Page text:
It was a mixed bag at the 2013 Bassmaster Classic on Grand Lake O' the Cherokees out of Tulsa, Okla. Early hype and speculation that catch records would fall dissipated as snow fell instead throughout the final practice day. Instead, it was a good tournament with solid catches and great crowds at the Expo and weigh-ins.
Here's how the 2013 Classic stacks up statistically:
• The 1,476 pounds, 2 ounces of bass weighed in over three days was the fourth most in Classic history, but that was partly a factor of having the second largest field ever. When you break it down by angler day, the average angler weighed in 11.27 pounds as he crossed the stage. That ranks fifth all-time. Best ever was 12.43 pounds on the Red River in 2009.
• Bass size was strong on Grand Lake for the Classic. The average fish brought to the scales weighed 2.69 pounds, and that ranks third in Classic history behind the St. Lawrence River in 1980 (2.93 pounds) and the Red River in 2009 (2.85 pounds).
• Cliff Pace's winning weight of 54-12 ranks as the eighth best catch in the five-bass-limit era of the Classic. Kevin VanDam's 69-11 in 2011 on the Louisiana Delta leads the way. That tournament has the top three weights in Classic history and five of the top 10.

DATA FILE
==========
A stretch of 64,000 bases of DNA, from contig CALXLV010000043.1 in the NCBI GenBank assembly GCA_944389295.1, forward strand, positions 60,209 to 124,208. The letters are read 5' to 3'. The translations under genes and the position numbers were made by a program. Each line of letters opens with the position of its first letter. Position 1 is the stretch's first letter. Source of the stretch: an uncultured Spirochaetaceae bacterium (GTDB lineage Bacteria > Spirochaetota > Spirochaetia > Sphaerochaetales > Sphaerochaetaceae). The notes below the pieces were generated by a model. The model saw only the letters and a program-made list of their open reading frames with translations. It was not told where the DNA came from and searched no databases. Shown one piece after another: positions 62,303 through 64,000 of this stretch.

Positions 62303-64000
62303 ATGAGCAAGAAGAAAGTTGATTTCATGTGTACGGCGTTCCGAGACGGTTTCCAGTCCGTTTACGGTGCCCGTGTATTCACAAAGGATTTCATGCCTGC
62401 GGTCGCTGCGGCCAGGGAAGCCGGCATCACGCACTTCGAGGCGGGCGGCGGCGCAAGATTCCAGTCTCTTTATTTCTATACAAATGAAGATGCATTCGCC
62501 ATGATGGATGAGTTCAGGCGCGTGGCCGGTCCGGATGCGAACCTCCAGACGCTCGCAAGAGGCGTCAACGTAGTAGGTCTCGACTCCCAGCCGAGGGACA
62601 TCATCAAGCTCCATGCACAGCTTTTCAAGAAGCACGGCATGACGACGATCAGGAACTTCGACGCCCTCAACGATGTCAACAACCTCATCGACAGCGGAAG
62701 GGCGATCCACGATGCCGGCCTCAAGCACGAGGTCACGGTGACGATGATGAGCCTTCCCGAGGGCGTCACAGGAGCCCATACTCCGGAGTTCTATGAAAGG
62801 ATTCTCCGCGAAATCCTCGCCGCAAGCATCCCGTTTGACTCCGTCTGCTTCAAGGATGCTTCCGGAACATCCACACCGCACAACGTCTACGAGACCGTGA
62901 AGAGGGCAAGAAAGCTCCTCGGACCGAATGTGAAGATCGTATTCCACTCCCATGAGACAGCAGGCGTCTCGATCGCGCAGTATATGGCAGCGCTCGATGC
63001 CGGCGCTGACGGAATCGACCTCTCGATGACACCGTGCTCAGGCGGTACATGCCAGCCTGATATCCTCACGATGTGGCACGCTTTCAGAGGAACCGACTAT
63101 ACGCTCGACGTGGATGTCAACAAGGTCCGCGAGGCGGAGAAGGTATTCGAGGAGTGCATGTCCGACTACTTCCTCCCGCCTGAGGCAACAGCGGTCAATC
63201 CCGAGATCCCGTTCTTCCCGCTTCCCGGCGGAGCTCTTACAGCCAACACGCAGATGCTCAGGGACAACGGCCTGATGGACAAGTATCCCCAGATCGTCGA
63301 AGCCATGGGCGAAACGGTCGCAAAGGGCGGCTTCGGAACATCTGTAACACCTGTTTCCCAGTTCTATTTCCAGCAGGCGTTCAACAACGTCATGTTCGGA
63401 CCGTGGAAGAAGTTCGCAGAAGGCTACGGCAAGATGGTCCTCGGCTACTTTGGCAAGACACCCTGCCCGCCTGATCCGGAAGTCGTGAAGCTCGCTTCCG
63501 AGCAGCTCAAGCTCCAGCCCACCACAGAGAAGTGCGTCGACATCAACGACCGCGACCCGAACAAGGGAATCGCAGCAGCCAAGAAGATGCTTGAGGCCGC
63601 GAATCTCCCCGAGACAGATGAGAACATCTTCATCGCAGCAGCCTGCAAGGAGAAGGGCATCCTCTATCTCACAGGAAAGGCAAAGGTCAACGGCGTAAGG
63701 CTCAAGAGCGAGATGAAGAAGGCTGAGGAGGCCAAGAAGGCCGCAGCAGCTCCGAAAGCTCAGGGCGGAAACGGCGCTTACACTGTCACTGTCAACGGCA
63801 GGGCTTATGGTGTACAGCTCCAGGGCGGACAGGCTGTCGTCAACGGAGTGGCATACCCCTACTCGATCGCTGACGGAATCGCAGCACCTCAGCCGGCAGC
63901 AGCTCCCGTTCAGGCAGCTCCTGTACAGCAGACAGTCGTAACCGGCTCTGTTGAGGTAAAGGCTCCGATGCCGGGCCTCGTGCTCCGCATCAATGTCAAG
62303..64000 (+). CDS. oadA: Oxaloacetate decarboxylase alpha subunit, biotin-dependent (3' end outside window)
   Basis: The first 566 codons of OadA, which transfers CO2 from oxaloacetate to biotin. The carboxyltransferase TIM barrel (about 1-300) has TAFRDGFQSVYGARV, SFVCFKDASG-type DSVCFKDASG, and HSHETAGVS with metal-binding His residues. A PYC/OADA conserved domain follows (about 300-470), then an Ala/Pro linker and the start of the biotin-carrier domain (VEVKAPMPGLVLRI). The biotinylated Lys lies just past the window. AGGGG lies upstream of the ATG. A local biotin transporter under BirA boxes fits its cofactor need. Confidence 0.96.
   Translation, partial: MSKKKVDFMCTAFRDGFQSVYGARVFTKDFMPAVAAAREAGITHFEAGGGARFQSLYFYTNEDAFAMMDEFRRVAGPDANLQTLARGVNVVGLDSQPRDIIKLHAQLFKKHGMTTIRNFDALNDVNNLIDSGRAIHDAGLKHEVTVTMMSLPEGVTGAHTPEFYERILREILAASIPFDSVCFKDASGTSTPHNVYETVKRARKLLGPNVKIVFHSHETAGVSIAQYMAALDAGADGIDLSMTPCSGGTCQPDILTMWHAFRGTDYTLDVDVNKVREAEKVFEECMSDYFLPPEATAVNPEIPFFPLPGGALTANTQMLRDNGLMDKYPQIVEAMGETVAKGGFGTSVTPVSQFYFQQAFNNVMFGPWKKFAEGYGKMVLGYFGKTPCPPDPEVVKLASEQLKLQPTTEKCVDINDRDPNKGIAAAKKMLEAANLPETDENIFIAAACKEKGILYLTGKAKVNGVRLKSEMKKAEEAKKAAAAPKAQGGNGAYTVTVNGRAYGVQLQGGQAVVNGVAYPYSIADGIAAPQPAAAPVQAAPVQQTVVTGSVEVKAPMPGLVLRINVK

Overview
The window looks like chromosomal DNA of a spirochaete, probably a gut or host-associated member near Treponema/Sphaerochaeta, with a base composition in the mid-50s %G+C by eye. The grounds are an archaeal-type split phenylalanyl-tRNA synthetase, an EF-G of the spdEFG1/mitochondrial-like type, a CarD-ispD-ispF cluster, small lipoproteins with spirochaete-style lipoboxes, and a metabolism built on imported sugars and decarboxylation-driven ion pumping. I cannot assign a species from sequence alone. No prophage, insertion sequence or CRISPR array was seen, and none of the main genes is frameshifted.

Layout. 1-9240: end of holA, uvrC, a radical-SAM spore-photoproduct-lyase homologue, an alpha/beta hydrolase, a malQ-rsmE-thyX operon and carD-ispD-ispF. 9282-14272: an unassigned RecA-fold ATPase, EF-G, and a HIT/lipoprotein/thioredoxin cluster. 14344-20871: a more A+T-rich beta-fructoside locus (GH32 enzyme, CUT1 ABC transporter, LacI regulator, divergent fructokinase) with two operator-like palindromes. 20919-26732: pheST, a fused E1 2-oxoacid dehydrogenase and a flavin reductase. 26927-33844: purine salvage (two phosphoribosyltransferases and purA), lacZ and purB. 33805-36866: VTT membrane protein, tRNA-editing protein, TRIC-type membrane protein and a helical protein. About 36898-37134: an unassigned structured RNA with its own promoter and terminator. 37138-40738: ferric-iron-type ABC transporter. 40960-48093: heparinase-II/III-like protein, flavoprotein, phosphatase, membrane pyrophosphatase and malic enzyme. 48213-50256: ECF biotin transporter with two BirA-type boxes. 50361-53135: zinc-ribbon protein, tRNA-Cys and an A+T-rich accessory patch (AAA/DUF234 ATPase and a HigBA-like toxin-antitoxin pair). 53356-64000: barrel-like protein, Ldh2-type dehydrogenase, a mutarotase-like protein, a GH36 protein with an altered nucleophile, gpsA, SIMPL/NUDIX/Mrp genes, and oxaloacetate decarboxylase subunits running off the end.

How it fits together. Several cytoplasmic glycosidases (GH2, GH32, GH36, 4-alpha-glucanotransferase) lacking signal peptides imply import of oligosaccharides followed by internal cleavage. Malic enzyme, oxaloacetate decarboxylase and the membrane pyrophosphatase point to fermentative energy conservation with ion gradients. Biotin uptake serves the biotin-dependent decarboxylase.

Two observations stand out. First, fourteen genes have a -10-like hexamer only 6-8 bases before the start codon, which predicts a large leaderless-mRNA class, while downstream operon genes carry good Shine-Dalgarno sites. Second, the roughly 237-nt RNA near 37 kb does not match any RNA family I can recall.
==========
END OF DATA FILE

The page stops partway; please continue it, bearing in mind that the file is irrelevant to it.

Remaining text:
• The Oklahoma triumvirate of Jason Christie, Tommy Biffle and Edwin Evers will probably look at this Classic as the one that got away. They finished seventh, 24th and 25th respectively despite high hopes for all three. The Curse of the Classic Local lives on!
• The Grand Lake Classic will go down in the books as the coldest ever. Morning temperatures in nearby Grove, Okla., were 21, 19 and 26 degrees on the three days of competition, respectively. Those are the three coldest temperatures ever recorded in Classic history.
• For the first time in Classic history, a competition day ended in a tie. That happened after the first round when Michael Iaconelli and Cliff Pace were knotted at 21-8. Pace came back on Day 2 with the heaviest catch of the entire tournament and went on to win comfortably.
• Pace became the eighth angler to go wire-to-wire for his Classic win ... sort of. On Day, he wasn't alone at the top, but he always held at least a share of the lead.
• Defending champ Chris Lane zeroed on the first day, but came roaring back in the second round with the fourth best catch of that day. It was the first time a defending champion ever zipped in the first round of his title defense.